• Acceptance — OK, maybe this stuff isn’t plug and play after all …
  • Thingiverse — Some people are happy never leaving this happy place. They download and print cool stuff that other people have designed. Toys. Props. Novelties. Useful stuff. Trivial stuff. Some of it even prints successfully. There are whole YouTube channels dedicated to it.
  • Crafting — While you might be happy printing Yoda in green filament, it’s can for some be more satisfying to do the work post-processing, gluing, sanding, filling, and painting, then show it off proudly.
  • Making — It’s not just about the plastic, this is where you print something as part of a project, not AS the project. Add electronics, motors, sensors, mechanical parts, cosmetics, to create a finished thing.
  • Designing — You are the master of your own domain. Nothing you can think of can not be made … well, mostly. Starting with something beginner like Tinkercad, moving up to Fusion 360, Onshape or even Solidworks. You might also give back and share your designs with the community.
  • Pro — There is starting to be some demand for work. For some it could be a new career.

Dangers

It’s not just the frustrations holding 3d printer adoption back, it’s also the real or perceived dangers, especially for people with kids around.

These things run on electricity and generate heat, so of course there is some real danger there even with fully warrantied and QC’ed equipment. Occasionally a story will go around where someone might or might not have burned their house down due to a 3D printer, or at least how they were operating it.

I cut myself pretty nastily (don’t click that link if you are squeamish) when I was being impatient removing a stubborn print from the bed.

Then there are the “chemicals” — ABS fumes, or resin gloop that needs to be disposed of correctly. Both give people pause, and for good reason.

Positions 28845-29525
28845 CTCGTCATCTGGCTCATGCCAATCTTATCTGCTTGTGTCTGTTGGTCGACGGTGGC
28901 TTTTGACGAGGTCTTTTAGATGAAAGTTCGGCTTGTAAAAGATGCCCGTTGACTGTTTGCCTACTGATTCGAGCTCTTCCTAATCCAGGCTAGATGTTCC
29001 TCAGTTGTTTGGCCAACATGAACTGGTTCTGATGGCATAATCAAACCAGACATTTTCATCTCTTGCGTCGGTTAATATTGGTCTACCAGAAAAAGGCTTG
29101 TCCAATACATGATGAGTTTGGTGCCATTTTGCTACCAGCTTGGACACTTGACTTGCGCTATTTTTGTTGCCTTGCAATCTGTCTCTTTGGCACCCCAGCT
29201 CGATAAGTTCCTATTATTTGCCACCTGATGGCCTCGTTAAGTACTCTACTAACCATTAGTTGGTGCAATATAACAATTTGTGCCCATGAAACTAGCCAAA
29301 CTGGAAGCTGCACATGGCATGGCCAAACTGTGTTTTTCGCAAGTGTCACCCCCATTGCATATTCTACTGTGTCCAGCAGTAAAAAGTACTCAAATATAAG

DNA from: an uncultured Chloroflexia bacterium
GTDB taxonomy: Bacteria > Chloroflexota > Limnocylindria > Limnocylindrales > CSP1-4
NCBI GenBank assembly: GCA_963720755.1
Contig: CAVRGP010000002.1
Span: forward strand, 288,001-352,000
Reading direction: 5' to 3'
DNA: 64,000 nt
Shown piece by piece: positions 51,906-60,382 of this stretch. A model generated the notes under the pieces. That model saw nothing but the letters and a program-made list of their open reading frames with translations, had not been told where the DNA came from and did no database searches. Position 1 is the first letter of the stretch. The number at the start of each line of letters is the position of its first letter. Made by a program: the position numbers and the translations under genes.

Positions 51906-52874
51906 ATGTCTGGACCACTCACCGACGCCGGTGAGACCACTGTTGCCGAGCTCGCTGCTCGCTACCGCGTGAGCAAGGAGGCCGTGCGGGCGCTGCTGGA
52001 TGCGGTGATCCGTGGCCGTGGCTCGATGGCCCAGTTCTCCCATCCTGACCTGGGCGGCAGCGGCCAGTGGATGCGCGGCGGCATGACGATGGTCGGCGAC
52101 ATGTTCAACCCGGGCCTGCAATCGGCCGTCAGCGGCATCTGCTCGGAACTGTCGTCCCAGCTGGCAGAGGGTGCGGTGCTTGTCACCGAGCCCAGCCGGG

The Future

For most of us, 3D printing is either part of a hobby, or it is part of a job, but as mentioned in that last bullet, there is growing demand for people to work with the technologies.

We are still not at the place where we can predict “a 3D printer in every home”:

  • Reliability — Even with a highly tuned and calibrated printer, the reliability is not there enough to satisfy a mainstream appliance use case.
  • Monochrome — Not full colour at a price ordinary people can afford.
  • Slow — It takes hours for any reasonably sized and detailed model to print.
  • Details — Low resolutions and the process itself means you are going to need a lot of post-processing for most of your printed items to compare with store-bought.
  • Expensive — Yes, prices are coming down, but we are not yet at the stage where the machines or the output make sense for the mass-market when you take the above caveats into account.

Could we get there? Sure!

I can foresee a time when you have a food-making machine in the kitchen where you give it your request and out pops piping hot and delicious food, made fresh right there. I’m also imagining a machine where you can say, select some new running shoes, and after some adjustments and customizations out pops the perfect pair in the perfect fit, with new designs downloaded from the internet.

But we are a long way off. Until then, things will get incrementally better.

What do you think?

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Originally published at Maker Hacks.